What the sādhaka needs most is single-minded, devoted practice.
The path of Hatha Yoga can sometimes be a rough one, with dry patches, bumps, and wrong turns. Obstacles are predictable and are to be expected; they will emerge and re-emerge unless they are overcome. The ancient yogis, having traveled the same path, have given us a guide map, with a number of road signs along the way to help us.
Written thousands of years ago, both the Hatha Yoga Pradīpkā and Patanjali’s Yoga Sūtras – the key text on Raja Yoga – give us guidance.
As BKS Iyengar writes in Light on Yoga, “Hatha Yoga and Rāja Yoga complement each other and form a single approach toward liberation… By performing āsanas, the [practitioner] first gains health, which is not mere existence…It is a state of complete equilibrium of body, mind and spirit...Dualities like gain and loss, victory and defeat, fame and shame, body and mind, mind and soul vanish through the mastery of āsanas.”
The ancient Hatha Yoga Pradīpkā gives us a list of six destroyers of yoga practice:
- Overeating causes obesity, heart disease, digestive disorders, and a host of other illnesses. A diet of moderation is important so that the yogi can perform and progress in āsana and in meditation. Āyurvēdic medicine cites that one should fill half the stomach with food, one quarter with water, and the remaining quarter be left empty.
- Exertion (meaning overwork) makes performing āsana and meditation difficult. Again, moderation is the order of the day, as a tired body and mind is vulnerable to negative emotions, poor quality of āsana practice and difficulty in meditation.
- Talkativeness, gossip, and idle chatter scatter the mind. The yogi must be focused on keeping the mind stable and the energy peaceful.
- Adhering to rules (meaning torturing the body) that are severe, such as extreme fasts or bathing in ice cold water, create negative effects in body and mind. It is necessary to cultivate caution and good judgment.
- Company of men (meaning keeping good company) is a key to maintaining a peaceful life and to progress on the yogic path. People who are negative, doubters, complainers and energy zappers infect and drain the yogi of their energy, making it more difficult to do āsana and meditation.
- Unsteadiness in body and mind occur when the yogi does not practice. The Hatha Yogi should be able to sit in place for hours in order to meditate, and control the mind, freeing it of fluctuations.
This list primarily relates to the obstacles in the physical aspects of yoga, as Hatha Yoga emphasizes on refining the body and the breath in order for the aspirant to easily reach the non-dualistic state of consciousness, the goal of Rāja Yoga.
Patanjali’s Yoga Sūtras gives us a list of nine other obstacles:
- physical illness,
- indiscipline of the senses,
- living in illusion,
- lack of perseverance,
- inability to maintain achieved progress.
If these nine obstacles are not conquered, the Sūtras name four further obstacles which may appear, according to the circumstances: pain, despair, unsteadiness of the body, and unsteadiness of the breath.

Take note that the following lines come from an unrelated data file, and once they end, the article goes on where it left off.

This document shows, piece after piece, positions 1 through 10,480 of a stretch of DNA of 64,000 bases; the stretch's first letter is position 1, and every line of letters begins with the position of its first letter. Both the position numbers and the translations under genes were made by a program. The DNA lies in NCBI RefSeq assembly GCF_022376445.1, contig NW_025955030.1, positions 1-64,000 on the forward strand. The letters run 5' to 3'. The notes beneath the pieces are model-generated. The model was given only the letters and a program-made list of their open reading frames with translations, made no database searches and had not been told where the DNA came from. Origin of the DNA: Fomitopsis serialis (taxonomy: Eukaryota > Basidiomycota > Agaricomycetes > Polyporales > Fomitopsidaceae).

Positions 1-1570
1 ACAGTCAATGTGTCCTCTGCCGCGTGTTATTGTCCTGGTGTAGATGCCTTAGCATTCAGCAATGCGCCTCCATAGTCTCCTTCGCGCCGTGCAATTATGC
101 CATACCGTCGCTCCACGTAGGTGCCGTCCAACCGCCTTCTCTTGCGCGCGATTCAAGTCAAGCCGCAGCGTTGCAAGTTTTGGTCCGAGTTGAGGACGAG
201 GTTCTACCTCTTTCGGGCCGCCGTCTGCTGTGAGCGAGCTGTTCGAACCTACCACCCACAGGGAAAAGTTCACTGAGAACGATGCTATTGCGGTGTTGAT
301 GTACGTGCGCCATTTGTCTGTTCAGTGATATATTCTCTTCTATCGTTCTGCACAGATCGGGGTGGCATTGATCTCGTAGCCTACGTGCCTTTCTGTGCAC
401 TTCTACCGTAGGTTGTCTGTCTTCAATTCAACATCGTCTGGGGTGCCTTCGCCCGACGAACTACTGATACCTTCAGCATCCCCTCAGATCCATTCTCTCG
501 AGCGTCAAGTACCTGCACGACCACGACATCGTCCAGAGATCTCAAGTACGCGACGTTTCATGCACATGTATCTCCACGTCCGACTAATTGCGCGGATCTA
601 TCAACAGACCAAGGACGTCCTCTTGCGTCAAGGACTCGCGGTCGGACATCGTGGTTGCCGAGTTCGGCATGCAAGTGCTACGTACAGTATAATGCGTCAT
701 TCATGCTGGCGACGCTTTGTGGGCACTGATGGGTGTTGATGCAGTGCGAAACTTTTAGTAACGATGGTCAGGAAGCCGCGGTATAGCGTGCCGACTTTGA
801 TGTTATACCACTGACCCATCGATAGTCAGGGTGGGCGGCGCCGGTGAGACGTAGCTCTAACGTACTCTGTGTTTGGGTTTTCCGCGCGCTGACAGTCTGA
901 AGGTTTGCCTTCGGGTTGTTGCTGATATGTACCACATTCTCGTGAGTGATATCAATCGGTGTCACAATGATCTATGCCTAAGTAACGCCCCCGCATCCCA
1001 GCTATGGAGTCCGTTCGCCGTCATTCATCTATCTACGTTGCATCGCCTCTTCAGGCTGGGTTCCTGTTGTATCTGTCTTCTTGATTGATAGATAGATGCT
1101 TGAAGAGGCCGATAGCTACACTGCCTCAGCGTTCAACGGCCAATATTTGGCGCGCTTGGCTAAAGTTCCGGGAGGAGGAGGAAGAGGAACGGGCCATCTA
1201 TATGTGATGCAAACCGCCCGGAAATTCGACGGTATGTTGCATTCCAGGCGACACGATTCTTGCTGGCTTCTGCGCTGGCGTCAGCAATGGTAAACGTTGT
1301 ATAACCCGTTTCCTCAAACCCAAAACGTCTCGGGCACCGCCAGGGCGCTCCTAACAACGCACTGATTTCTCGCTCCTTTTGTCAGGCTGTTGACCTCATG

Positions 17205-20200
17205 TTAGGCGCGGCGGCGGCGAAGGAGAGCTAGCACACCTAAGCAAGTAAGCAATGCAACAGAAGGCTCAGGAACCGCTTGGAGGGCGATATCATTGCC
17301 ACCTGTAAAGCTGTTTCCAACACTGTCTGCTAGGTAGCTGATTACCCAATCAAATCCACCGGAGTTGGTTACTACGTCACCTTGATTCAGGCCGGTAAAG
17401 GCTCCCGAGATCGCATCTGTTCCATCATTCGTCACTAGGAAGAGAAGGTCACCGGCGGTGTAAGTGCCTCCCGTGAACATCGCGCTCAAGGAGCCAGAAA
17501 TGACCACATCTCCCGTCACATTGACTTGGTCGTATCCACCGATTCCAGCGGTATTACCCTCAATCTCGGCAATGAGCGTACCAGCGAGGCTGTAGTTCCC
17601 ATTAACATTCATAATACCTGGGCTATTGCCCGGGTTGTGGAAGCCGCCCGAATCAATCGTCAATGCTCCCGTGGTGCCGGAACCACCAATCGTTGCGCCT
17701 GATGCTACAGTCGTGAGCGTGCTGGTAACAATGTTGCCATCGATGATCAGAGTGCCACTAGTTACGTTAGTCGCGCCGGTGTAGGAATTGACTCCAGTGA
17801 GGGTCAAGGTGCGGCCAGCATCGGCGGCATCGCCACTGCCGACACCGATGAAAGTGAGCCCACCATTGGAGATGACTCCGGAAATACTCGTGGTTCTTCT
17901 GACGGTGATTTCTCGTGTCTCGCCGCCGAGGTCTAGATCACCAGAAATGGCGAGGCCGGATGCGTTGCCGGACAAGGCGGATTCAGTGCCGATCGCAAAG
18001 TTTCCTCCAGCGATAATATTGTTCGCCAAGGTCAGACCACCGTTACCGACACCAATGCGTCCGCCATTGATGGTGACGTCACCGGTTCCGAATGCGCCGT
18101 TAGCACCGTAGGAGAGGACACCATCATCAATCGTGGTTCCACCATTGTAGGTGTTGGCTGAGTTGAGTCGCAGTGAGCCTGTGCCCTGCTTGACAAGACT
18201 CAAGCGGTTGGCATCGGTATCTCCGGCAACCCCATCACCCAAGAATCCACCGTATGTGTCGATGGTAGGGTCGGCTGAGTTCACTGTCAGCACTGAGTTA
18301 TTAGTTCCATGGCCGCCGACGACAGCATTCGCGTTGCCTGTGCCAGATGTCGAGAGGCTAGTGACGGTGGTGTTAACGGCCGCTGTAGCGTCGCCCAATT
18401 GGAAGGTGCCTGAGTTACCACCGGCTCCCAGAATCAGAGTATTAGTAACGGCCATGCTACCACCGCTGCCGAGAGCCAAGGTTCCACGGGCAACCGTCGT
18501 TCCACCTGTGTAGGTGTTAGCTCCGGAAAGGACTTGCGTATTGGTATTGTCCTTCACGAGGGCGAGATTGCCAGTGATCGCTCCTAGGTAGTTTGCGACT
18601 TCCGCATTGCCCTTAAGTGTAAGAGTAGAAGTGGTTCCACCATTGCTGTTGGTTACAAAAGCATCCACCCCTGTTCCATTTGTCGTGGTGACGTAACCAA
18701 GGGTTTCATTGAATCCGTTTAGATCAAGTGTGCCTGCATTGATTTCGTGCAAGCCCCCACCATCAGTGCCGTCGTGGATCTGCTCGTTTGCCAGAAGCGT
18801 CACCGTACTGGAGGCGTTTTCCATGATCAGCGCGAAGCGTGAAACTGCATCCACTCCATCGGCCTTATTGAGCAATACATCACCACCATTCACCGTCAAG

This list relates more to the workings of the mind and emotions, as Rāja Yoga is the path of meditation.
The Upanishads’ (the most ancient of texts, written before the Yoga Sūtras and Hatha Yoga Pradīpkā) list of destroyers include “bad physical posture and self-destroying emotion, like lust, anger, hate, fear, greed, anger and jealously.”
Sometimes obstacles stem from internal issues, such as overindulgence or lack of discipline; other times they’re due to accidents or natural occurrences.
According to Patanjali, the pupil needs “faith, virility, memory, meditation, and acute insight.” BKS Iyengar writes, “Patanjali offered the four-fold remedy of:
- friendliness and feeling at one with all that is good,
- compassion with devoted action to relieve the misery of the afflicted
- delight at the good work done by others
- avoidance of disdain for, or feeling superior to, the victims of vice.
Patanjali states that we not allow any obstacles, no matter how difficult, to distract us. He gives practical guidance, stating that under all conditions we must cultivate one-pointedness of mind. This one-pointedness of mind means keeping the focus on virtue, whether it be on one of the yogic ethical principles of yama and niyama, a mantra, a meditation or love of another human being. This one-pointedness is the one key to the removal of the obstacles. By keeping the attention on this single object of good, the obstacles fall away and “begin to lose their importance and power.”
The Hatha Yoga Pradīpkā prescribes these means to overcome obstacles: “The following six bring speedy success:-- Courage, daring, perseverance, discriminative knowledge, faith, aloofness from company… Faith in the practices of Yoga, and in one's own powers to accomplish what others have done before, is of great importance to insure speedy success. I mean "faith that will move mountains," will accomplish anything, be it howsoever difficult. There is nothing which cannot be accomplished by practice. Says Shiva in Shiva Samhita.”
- B.K.S. Iyengar, Light on Pranayama (New York, NY: Crossroad Publishing, 1998)
- B.K.S. Iyengar, Light on Yoga (New York, NY: Schoken Books, 1966)
- Hatha Yoga Pradipika, Sacred-texts.com
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